Who was Henry “Harry” Heth?
General Henry “Harry” Heth was born on December 16, 1825, in Chesterfield County, Virginia. After graduating from West Point in 1847, he served in the U.S. Army until joining the Confederate States Army at the onset of the Civil War. Heth quickly rose through the ranks, eventually becoming a Major General. In July 1863, his division inadvertently initiated the Battle of Gettysburg. Contrary to popular belief, it is unlikely Heth sent his men into the town in search of shoes. Wounded during the battle, Heth later led his division through the Overland Campaign, the Siege of Petersburg, and the retreat to Appomattox Court House, where he surrendered with General Robert E. Lee in April 1865. Following the war, Heth worked in insurance and served the government as a surveyor and in the Office of Indian Affairs. He died in Washington, D.C., on September 27, 1899.
Henry Heth Facts
- Date of Birth: General Henry Heth was born on December 16, 1825.
- Parents: His parents were John Heth and Margaret L. Pickett.
- Birthplace: He was born in Chesterfield County, Virginia.
- Death: He died on September 27, 1899.
- Place of Death: He died in Washington, D.C.
- Fun Fact: His last name is pronounced as “Heeth.”
- Nickname: As a boy, he was called “Jack.” As an adult, he was called “Harry.”
Henry Heth History and Overview
Henry Heth was born to John Heth and Margaret Pickett Heth in Chesterfield County, Virginia. He received his education at Georgetown College — now Georgetown University — before being appointed to the U.S. Military Academy at West Point. Graduating last in his class of 1847, he was sent to Matamoros, Mexico to serve as part of the U.S. occupation force. After the Mexican-American War, Heth served in several frontier posts and fought in battles against Indians, and also participated in the Utah Expedition under the command of Albert Sidney Johnston. In 1858, he wrote a manual for the War Department titled A System of Target Practice after participating in test trials for a new rifle.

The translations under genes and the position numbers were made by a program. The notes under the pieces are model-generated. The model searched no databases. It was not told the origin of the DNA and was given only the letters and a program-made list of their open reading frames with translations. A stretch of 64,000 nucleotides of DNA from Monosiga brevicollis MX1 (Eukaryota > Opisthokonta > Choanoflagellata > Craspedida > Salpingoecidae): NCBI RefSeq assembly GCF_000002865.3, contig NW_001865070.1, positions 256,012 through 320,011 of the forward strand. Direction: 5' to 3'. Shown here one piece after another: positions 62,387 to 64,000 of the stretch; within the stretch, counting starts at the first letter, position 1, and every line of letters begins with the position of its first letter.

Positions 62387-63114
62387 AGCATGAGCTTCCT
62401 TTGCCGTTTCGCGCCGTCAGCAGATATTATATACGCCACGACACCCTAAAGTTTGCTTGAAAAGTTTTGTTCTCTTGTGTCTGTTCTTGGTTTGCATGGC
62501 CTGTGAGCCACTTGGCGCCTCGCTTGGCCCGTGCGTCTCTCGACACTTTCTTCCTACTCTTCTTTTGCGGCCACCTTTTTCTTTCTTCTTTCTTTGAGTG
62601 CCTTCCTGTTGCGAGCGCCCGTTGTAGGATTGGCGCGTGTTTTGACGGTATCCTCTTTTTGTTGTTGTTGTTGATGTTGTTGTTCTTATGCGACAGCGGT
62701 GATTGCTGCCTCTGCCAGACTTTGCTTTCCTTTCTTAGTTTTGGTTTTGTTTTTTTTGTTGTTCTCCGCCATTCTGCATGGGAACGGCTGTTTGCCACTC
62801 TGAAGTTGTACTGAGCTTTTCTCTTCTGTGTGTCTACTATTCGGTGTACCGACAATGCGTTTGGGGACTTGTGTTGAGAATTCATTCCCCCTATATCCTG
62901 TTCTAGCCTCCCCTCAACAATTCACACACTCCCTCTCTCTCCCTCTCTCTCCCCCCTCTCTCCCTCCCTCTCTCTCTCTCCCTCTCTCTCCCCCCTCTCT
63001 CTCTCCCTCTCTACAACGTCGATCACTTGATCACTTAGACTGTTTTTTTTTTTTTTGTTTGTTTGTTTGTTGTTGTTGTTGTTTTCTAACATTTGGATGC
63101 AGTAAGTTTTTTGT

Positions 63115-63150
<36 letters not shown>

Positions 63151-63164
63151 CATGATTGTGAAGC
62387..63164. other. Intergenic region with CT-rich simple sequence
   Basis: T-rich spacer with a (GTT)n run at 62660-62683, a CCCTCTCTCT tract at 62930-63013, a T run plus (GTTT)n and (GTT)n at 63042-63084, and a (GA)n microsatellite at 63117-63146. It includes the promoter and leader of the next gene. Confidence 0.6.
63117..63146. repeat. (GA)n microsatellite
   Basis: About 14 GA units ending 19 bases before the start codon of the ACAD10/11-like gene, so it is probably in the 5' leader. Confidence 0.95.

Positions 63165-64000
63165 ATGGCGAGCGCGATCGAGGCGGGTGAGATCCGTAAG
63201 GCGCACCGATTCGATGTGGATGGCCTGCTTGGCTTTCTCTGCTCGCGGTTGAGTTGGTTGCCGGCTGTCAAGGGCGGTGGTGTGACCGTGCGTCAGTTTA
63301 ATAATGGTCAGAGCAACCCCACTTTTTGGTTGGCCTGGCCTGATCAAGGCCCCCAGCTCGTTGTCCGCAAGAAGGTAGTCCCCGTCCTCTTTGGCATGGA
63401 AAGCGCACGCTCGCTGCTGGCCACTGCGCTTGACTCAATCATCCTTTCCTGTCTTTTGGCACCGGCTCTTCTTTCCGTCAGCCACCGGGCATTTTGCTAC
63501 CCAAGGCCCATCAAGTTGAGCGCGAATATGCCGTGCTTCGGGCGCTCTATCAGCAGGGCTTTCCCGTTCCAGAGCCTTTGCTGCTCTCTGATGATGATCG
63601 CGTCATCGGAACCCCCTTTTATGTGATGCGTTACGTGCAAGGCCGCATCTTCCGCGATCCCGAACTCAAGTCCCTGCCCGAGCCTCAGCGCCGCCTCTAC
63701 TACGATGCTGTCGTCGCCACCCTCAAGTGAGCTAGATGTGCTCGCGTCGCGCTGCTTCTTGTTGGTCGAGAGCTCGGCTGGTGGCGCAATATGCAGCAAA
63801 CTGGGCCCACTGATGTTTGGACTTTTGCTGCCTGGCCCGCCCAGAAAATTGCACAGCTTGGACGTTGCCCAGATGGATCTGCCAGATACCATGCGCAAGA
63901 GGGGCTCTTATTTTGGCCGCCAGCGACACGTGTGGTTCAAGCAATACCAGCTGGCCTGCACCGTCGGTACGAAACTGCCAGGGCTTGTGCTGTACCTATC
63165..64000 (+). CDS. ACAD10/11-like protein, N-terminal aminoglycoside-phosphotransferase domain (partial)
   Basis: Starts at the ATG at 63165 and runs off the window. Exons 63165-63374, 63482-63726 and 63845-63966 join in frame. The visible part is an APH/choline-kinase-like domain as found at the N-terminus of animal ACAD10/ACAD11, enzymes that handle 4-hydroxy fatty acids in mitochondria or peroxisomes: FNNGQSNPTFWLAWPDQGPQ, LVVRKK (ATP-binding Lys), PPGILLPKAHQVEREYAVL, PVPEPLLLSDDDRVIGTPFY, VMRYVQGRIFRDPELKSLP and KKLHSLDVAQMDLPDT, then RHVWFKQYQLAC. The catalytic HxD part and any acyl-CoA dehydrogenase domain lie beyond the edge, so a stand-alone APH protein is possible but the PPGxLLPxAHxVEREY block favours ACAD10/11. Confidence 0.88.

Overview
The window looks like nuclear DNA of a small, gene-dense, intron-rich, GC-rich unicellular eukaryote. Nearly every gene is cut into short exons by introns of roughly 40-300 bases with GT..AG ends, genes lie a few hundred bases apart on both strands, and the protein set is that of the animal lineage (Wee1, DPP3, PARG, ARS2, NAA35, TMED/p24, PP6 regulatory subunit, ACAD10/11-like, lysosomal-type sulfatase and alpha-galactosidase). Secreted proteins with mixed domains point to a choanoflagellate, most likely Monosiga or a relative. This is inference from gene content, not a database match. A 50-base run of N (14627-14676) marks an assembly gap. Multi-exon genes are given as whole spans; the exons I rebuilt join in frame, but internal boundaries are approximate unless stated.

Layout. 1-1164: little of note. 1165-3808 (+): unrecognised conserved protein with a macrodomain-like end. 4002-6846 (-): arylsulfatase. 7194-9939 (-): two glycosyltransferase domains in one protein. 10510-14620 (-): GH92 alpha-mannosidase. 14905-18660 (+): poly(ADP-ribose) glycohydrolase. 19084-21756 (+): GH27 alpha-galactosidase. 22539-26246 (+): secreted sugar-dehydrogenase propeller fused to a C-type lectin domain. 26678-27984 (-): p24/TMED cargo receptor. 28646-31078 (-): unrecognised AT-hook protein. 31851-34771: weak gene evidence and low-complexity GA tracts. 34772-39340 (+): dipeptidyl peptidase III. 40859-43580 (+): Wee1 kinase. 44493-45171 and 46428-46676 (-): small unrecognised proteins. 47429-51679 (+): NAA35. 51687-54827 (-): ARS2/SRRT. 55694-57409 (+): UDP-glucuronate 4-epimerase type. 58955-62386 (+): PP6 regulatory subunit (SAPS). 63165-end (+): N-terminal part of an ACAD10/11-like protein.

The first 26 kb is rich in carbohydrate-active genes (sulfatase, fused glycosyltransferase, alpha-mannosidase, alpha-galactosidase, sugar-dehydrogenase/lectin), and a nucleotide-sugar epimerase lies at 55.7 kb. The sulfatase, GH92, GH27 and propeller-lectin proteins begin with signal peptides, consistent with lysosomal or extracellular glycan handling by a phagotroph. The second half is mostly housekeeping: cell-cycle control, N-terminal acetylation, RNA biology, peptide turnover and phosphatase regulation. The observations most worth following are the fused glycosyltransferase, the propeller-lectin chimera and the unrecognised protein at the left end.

When Virginia seceded from the Union, Heth resigned from his position in the U.S. Army. Initially, he served in the Virginia forces and commanded the Virginia Quartermaster Department in Richmond, until it was taken over by the Confederate Army. Heth joined the Confederate Army and quickly rose through the ranks to become the colonel of the 45th Virginia Regiment under Brigadier General John B. Floyd. Heth planned and organized the Western Virginia Campaign of 1861 and fought in the Battle of Carnifex Ferry on September 10. He used his regiment to guard Floyd’s retreat from western Virginia and remained in Virginia to command near Lewisburg.
In January 1862, Heth was promoted to Brigadier General and continued fighting in Western Virginia until the spring of 1862. After being transferred to the command of Edmund Kirby Smith in East Tennessee, he fought in the Perryville Campaign. Heth was later given command of the Department of Eastern Tennessee. In January 1863, he worked to suppress Unionist sentiment in East Tennessee. In February 1863, he and his brigade were transferred to the Army of Northern Virginia, A.P. Hill’s Division, Stonewall Jackson’s Corps.
Heth participated in the Chancellorsville Campaign in May 1863, where he was wounded. Soon after the Battle of Chancellorsville, he was promoted to Major General and commanded a division in Hill’s Corps. During Lee’s Second Invasion of the North in June 1863, Heth’s Division approached Gettysburg in search of supplies. After entering the town, they encountered Union cavalry forces, under the command of John Buford.
Heth’s men opened the battle on July 1, 1863, with an attack on Buford’s position west of the town. Heth’s Division suffered heavy casualties, and Heth was wounded. His injuries forced him off the battlefield for the next two days of the Battle of Gettysburg. Command of Heth’s Division was passed to Brigadier General James Johnston Pettigrew. On July 3, Pettigrew led what was left of Heth’s Division in the attack on the Union position known as Pickett’s Charge. After his recovery, Heth returned to command his division for the rest of the war.
Heth and his division fought at Bristoe Station in October 1863, where the division suffered heavy losses. They also fought in Spotsylvania the following spring and protected the line of the Weldon Railroad during the siege of the Wilderness and Petersburg. Heth surrendered with Lee at Appomattox.
After the war, he became a Richmond businessman and worked as a civil engineer and in the Office of Indian Affairs for the U.S. government. Heth also served as one of a group of ex-Confederate officers who helped compile The War of the Rebellion: A Compilation of the Official Records of the Union and Confederate Armies. He died in Washington, D.C.